My focus has been on creating a system to provide 20th century employment benefits (sick leave, vacation time, health insurance subsidies, workers compensation insurance, etc) to all sectors of the 21st Century workforce (part-time employees and independent contractors). In 2015, SEIU 775 President David Rolf and entrepreneur Nick Hanauer proposed the framework for such a system. While there has been little movement on the national level, bills have been introduced in Washington state to provide these benefits to “1099 employees.”
This piece from the Aspen Institute outlines a bill introduced this year:
The Stonier bill requires businesses to make contributions to “benefit providers” for the purpose of providing benefits to workers. The businesses covered in the bill include any entity that “facilitates the provision of services by workers to consumers seeking services and where the provision of services is taxed under 1099 status.”
Washington State’s Department of Labor and Industries would determine the amount to be collected for the provision of workers’ compensation. In addition to this amount, businesses must contribute an amount equal to 15 percent of the total fee collected from the consumer for each transaction of services provided, or two dollars for every hour that the worker provided services to the consumer, whichever is less. Contributions must be made monthly.
The benefit providers are required to provide workers’ compensation and, based on worker input, can provide a range of other benefits, including health insurance, paid time off and retirement benefits. Benefit providers are allowed to use up to 10 percent of contributed funds for administrative costs.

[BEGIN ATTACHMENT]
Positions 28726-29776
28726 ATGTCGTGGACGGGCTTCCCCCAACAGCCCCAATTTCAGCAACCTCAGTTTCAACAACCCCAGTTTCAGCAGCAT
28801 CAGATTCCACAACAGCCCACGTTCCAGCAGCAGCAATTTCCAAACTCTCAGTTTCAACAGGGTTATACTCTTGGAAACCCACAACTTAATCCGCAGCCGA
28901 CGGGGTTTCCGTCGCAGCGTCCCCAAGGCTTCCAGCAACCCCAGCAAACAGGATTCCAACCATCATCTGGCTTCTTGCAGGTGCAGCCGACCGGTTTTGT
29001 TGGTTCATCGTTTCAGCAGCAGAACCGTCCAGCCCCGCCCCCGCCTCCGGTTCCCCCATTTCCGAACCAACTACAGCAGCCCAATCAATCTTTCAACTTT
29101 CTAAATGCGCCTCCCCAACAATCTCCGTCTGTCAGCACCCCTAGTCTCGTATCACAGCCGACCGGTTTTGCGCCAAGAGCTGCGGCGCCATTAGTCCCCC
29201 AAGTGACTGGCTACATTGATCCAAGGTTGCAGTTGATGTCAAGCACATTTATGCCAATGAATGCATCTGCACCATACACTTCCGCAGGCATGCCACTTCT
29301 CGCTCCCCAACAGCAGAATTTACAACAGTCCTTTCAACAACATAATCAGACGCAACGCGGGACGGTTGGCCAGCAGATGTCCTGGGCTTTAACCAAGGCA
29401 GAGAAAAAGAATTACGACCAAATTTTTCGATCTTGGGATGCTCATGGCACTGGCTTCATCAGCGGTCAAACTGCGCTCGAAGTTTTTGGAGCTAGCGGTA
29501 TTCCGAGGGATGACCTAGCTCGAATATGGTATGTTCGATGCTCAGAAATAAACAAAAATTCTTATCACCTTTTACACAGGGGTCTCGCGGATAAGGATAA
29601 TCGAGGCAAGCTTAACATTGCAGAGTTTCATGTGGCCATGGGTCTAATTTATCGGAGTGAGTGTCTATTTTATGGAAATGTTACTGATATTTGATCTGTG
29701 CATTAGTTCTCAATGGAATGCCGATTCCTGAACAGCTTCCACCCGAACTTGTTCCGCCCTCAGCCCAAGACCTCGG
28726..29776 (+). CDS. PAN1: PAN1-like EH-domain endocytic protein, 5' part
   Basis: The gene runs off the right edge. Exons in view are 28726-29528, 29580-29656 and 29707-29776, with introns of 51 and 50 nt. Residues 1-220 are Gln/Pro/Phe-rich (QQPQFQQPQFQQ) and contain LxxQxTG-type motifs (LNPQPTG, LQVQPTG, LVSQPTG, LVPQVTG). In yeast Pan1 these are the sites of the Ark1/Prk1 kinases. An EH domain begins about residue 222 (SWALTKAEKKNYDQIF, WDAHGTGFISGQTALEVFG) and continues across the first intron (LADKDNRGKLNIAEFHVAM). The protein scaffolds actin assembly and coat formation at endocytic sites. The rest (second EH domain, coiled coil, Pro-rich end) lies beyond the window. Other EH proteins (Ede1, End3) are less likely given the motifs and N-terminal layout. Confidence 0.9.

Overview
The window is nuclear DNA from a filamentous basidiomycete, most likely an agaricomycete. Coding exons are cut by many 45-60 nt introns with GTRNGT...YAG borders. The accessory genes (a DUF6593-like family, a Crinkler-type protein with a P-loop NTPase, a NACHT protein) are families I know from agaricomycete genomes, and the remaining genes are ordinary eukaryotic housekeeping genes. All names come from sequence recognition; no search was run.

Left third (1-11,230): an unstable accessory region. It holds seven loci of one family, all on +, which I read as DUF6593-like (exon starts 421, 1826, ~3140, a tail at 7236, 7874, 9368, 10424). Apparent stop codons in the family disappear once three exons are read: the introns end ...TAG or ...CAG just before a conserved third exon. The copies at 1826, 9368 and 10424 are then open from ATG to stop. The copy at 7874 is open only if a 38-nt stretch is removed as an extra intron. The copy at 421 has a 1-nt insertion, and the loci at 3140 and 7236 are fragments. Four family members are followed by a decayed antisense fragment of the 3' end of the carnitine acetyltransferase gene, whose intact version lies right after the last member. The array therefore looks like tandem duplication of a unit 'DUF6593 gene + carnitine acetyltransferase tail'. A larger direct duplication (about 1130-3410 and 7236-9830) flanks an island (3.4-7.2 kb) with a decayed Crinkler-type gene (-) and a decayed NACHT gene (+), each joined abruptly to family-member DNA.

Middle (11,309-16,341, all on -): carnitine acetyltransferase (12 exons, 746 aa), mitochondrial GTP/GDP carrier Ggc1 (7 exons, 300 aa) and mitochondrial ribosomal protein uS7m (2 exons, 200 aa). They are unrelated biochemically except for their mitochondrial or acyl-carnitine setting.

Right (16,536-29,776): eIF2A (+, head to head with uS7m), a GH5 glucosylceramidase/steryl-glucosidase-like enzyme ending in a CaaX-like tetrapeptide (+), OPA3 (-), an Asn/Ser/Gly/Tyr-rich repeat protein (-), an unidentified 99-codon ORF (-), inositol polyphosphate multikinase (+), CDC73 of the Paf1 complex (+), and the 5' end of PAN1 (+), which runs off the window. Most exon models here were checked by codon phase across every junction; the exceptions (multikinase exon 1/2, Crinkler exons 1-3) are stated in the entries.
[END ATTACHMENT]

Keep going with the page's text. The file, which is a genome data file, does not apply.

A similar bill was introduced last year, but this year’s bill contains additional language that would promote a greater understanding of the independent workforce by requiring eligible businesses to submit annual reports to the Washington State Department of Labor with specific data about the business, and it would reform the state’s misclassification laws.
This new bill not only has the endorsement of Rolf and Hanauer, but also Uber CEO Dara Khosrowshahi. I find that to be an encouraging step, as I would have expected the major players of the gig economy to resist something that would cut into their bottom line. I’ve seen in New York City that Uber invested a ton of resources to oppose bills that will cap their operations. It’s great to see that they somehow see this as beneficial to them.
I imagine this will be a major topic in the next two years, as a slew of potential Democratic presidential nominees will no doubt be working to craft forward-thinking economic messages and proposals.
Reading about this bill leaves me with two questions:
- Why does a bill such as this leave out pro-rated benefits for part-time “W-2 employers.” Does that add logistical complications, or would it face too much backlash from small-businesses.
- On a similar note, should the government in some way subsidize the contributions made by smaller employers? And if it did, where could/should that revenue be raised?
I am curious to hear your thoughts.